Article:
Modulus ...................................................................................................................... 25 Elastic Collapse ........................................................................................................... 30 Energy Absorption ...................................................................................................... 31

    Conclusions ........................................................................................................................ 21 Energy Absorption Characteristics of the Foam System ............................................ 33 Structure Dependence of Modulus and Collapse Stress .............................................. 33

    References ........................................................................................................................... 34 DISTRIBUTION ........................................................................................................................ 35

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  • ILLUSTRATIONS

    No,

    1 . 2 . 3 . 4 . 5 . 6 . 7 . 8 .

    9 . 10 . 11 . 12 .

    13 .

    14 . 15 .

    16 . 17 . 18 . 19 .

    20 .

    Pape

    Specimen Geometries ......................................................................................................... 11 Energy Absorption or Toughness from Stress-Strain Curves ............................................ 12 Comparison of Tensile Behavior Comparison for Five Tests ............................................. 13 Modulus vs . Density (from Tension Testing) ..................................................................... 14 Energy Absorption (from Tension Testing) ....................................................................... 15 Compression Behavior of Foam Specimen ........................................................................ 16 Comparison of Tensile and Compression Behavior ........................................................... 17 Compression Behavior ....................................................................................................... 18 Modulus vs . Density (from Tension and Compression Testing) ........................................ 18 Elastic Collapse Stress vs . Density ..................................................................................... 19 Energy Absorption for Tension and Compression Tests ......................................... .......... 20 Strain Rate Effects on Compression Behavior .................................................................... 21 Stress and Energy Absorption from Impact Testing .......................................................... 22 Strength vs . Density ............................................................................................................ 23 Energy Absorption vs . Density (from Impact Testing) ...................................................... 24 Simplified Unit Cell for an Open Cell Foam ...................................................................... 26 Unit Cell After Deflection ................................................................................................... 27 Unit Cell for a Closed Cell Foam ........................................................................................ 29 Measured Moduli vs . Equation 9 ........................................................................................ 30 Elastic Collapse Stress vs . Equation 13 .............................................................................. 32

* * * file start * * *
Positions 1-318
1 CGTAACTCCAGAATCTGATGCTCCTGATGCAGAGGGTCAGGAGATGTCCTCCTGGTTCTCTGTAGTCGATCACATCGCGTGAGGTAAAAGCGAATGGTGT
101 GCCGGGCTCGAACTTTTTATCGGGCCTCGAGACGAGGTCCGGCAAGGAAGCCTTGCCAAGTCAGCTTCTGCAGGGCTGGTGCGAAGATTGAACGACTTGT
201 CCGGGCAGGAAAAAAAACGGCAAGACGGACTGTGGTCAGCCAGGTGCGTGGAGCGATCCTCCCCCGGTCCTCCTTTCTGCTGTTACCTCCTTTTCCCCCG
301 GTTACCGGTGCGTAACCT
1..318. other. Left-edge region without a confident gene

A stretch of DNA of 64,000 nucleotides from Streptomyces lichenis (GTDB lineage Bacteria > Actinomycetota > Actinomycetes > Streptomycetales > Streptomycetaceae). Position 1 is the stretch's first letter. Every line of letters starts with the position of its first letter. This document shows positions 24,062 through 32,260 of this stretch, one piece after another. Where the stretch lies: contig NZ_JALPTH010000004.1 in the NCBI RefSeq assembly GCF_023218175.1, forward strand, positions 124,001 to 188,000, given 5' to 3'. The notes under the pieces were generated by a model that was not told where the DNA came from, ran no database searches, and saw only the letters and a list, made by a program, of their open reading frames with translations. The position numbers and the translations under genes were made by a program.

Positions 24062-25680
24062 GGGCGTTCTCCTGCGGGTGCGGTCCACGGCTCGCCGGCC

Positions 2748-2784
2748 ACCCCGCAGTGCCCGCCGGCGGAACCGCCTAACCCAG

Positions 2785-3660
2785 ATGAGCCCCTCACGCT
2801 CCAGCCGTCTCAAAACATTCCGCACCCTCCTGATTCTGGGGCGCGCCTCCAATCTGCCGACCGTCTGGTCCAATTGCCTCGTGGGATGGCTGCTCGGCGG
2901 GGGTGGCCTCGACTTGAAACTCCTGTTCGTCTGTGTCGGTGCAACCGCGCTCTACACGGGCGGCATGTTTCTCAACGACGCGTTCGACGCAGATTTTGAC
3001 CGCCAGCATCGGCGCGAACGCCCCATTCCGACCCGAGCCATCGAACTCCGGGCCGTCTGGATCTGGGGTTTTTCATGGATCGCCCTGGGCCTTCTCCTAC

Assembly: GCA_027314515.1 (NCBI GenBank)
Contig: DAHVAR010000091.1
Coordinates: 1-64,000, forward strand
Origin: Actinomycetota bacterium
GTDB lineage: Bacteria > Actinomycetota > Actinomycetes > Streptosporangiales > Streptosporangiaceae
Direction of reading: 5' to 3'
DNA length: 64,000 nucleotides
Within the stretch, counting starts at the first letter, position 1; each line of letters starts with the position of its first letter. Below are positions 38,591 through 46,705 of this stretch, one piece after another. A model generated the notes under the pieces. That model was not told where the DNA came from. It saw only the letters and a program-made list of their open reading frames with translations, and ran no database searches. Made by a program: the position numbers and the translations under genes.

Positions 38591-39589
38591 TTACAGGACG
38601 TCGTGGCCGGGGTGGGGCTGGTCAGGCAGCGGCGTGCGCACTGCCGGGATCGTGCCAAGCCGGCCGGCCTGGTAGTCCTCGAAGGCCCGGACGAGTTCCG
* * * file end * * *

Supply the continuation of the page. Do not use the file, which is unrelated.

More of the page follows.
TABLES

    No. PaFe I . Selected Formulations for Foam Specimens ...................................................................... 10

    I1 . Effect of Strain Rate on Properties of Crete Foam .............................................................. 21

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  • MECHANICAL PROPERTIES AND ENERGY ABSORPTION CHARACTERISTICS OF A POLYURETHANE FOAM

    I. Introduction

    Polyurethane foams are used as encapsulants for electronic components to mitigate harsh thermal and mechanical shock environments and to provide electrical isolation. Historically, a principal constituent of these foam systems ( e g , BKC 44402) has been toluene diisocyanate (TDI), a suspect human carcinogen. DOE has directed that attempts be made to replace materials containing such suspect human carcinogens. To that end, the CRETE foam system was developed, based on the work done by Peter Rand of SNL/NM (Org. 18 11) on a non-TDI encapsulation foam (BKC 44320) and on a non-TDI structural foam system adapted for encapsulation use by Tom Neet of AS/FM&T (BKC 44307).( 1) It is this new foam system that is the subject of this report.

    The SNL/NM system, BKC 44320, uses the polyester polyol component found in the older TDI systems and a quasi-prepolymer made from polymeric methylene diisocyanate (PMDI). PMDI has a vapor pressure that is more than a thousand-fold lower than TDI, making it easier to keep airborne levels of isocyanate below 0.005 ppm, the Threshold Limit Value f